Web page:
Sotah 15 March 2012 - Sotah was published in Italian as L'amora proibito. Read a review (in Italian).

Jephte's Daughter March 2012 - Jephte's Daughter was published in an Italian paperback edition, as Una moglie a Gerusalemme.

Le Fantôme de Dona Gracia Mendes October 2011 - The Ghost of Hannah Mendes was published in French as Le Fantôme de Dona Gracia Mendes. Read a review (in French).

The Tenth Song October 2011 - The Tenth Song was published in paperback.

May 2011 - Four-time Tony nominee Tovah Feldshuh directed a staged reading of Women's Minyan at New York's Westside Theater. The reading was produced by One Circle Productions, in partnership with Safe Horizon.

Watch the reading. Watch an interview with Naomi and Tovah Feldshuh.

Le serment November 2013 - The Covenant was published in French as Le serment.

November 2013 - Watch an interview with Naomi by Sharon Mor of Shaulina Productions about Naomi's new book The Sisters Weiss in Hebrew or in English.

6 November 2013 - Israel's Supreme Court reversed the District Court's decision against Naomi in the Sarah Shapiro case and ordered Shapiro to return the money she was awarded. Naomi agreed that the money be donated to charity.
October-November 2013 - Naomi toured the US, visiting twelve US cities and speaking about her new book, The Sisters Weiss.
The Sisters Weiss October 2013 - Naomi's ninth novel, The Sisters Weiss, was published. Read an article about it in the San Diego Jewish World.
Chains Around the Grass August 2013 - Chains Around the Grass was published in an Amazon Kindle edition.
July 2013 - An interview with Naomi about her trips to Spain to research her best-selling The Ghost of Hannah Mendes was featured in Jewish Travel.
December 2012 - Naomi's play Women's Minyan was performed by the West Boca Theatre Company at the Levis JCC in Boca Raton, Florida.
November 2012 - Naomi visited Île-de-France speaking about her books.
5 November 2012 - Naomi spoke at the Cockfosters and North Southgate Synagogue in London, England.


The Last Jews of Ethiopia

I’ve always had a special love for my brothers and sisters from Ethiopia. I suppose it began the day I saw a woman who had given birth en route get off the plane during Operation Solomon. This brought to mind the words of the prophet Jeremiah: “See I … gather them from the uttermost ends of the earth…her that travaileth with child … a great company shall return hither.”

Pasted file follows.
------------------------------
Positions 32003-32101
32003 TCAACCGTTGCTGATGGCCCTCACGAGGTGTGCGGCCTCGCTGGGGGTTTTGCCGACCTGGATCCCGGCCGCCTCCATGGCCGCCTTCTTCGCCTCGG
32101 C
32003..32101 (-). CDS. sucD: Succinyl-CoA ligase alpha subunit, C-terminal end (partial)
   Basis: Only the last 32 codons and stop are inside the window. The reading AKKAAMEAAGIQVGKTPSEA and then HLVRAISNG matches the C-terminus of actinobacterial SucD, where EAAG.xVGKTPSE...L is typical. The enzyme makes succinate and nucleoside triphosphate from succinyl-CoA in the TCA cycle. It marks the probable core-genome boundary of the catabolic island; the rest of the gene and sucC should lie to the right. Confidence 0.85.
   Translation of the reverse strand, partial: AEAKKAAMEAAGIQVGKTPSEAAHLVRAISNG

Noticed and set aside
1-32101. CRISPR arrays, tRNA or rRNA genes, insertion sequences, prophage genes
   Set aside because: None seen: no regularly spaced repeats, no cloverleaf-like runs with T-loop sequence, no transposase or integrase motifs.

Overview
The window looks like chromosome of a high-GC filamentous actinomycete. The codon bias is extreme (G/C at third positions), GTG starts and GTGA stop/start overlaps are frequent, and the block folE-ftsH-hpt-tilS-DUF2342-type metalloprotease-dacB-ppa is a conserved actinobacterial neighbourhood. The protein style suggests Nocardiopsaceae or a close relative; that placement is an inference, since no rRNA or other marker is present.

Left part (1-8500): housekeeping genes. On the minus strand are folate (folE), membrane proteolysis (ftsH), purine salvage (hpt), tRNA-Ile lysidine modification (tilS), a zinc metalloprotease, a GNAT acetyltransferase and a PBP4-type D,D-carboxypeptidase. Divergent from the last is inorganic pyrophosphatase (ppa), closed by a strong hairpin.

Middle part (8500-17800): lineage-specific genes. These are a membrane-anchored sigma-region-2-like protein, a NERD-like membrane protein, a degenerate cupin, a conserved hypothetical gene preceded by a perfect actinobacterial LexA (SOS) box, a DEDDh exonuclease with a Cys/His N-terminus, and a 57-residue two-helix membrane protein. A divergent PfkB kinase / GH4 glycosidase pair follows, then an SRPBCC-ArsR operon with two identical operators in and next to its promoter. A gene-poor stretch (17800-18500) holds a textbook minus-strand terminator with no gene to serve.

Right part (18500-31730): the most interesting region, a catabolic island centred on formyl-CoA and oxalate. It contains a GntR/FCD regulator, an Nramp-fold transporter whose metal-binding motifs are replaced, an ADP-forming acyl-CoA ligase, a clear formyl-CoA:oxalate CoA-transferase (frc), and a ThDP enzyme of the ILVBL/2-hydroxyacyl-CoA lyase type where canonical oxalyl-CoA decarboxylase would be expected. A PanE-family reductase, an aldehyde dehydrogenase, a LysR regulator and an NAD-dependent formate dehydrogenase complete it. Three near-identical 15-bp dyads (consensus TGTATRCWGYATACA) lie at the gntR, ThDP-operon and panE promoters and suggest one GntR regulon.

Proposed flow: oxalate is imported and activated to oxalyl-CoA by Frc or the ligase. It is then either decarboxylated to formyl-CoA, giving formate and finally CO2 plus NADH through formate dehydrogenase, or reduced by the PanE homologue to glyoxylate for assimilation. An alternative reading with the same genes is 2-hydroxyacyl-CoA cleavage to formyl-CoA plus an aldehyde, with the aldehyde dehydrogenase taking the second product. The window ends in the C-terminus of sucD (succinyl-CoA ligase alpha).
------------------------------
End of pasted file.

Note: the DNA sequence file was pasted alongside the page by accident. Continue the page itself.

And so, when a lovely young Ethiopian girl approached me with a handout during the Jewish Agency’s General Assembly, I took it gladly and read it with care.

The handout – prepared by a group calling itself “The South Wing to Zion”- was nothing less than shocking. Ethiopian Jews being left behind in Jewish Agency transit camps to die of disease and malnutrition and anti-Semitic attacks because of the racism of white Jewish officials who preferred white, half-Jewish Russians, to black Jews.

To say I was outraged would be an understatement. And so, I began to investigate.

My first step was a meeting with the director of The South Wing to Zion, Mr. Avraham Neguise. When I turned up at the address he gave me, there was no sign on the door. It seemed boarded up. I called Mr. Neguise, who apologized for being late, and asked me to wait. I waited, watching maruading cats eating leftovers amid a collection of old soda bottles.

He turned out to be a stocky, personable, middle-aged man wearing an English riding cap. As the door to the office creaked open, and we sat down inside, he again reiterated much of what I’d read. He handed me lists with thousands of names, allegedly of people left behind to rot in camps who were immediate relatives of Ethiopian immigrants in Israel. His theory about the refusal of Israeli immigration authorities and organizations like the Joint Distribution Committee to aid these suffering Ethiopian Jews was clear: racism. The Ministry of Absorption was in the hands of Russians, who looked out for their own. The Israeli government didn’t like blacks, and so it backed them up. The JDC was an arm of the Israeli establishment. Asked about his own background, he seemed uneasy. He’d made Aliyah from Ethiopia. He was a social worker, he said.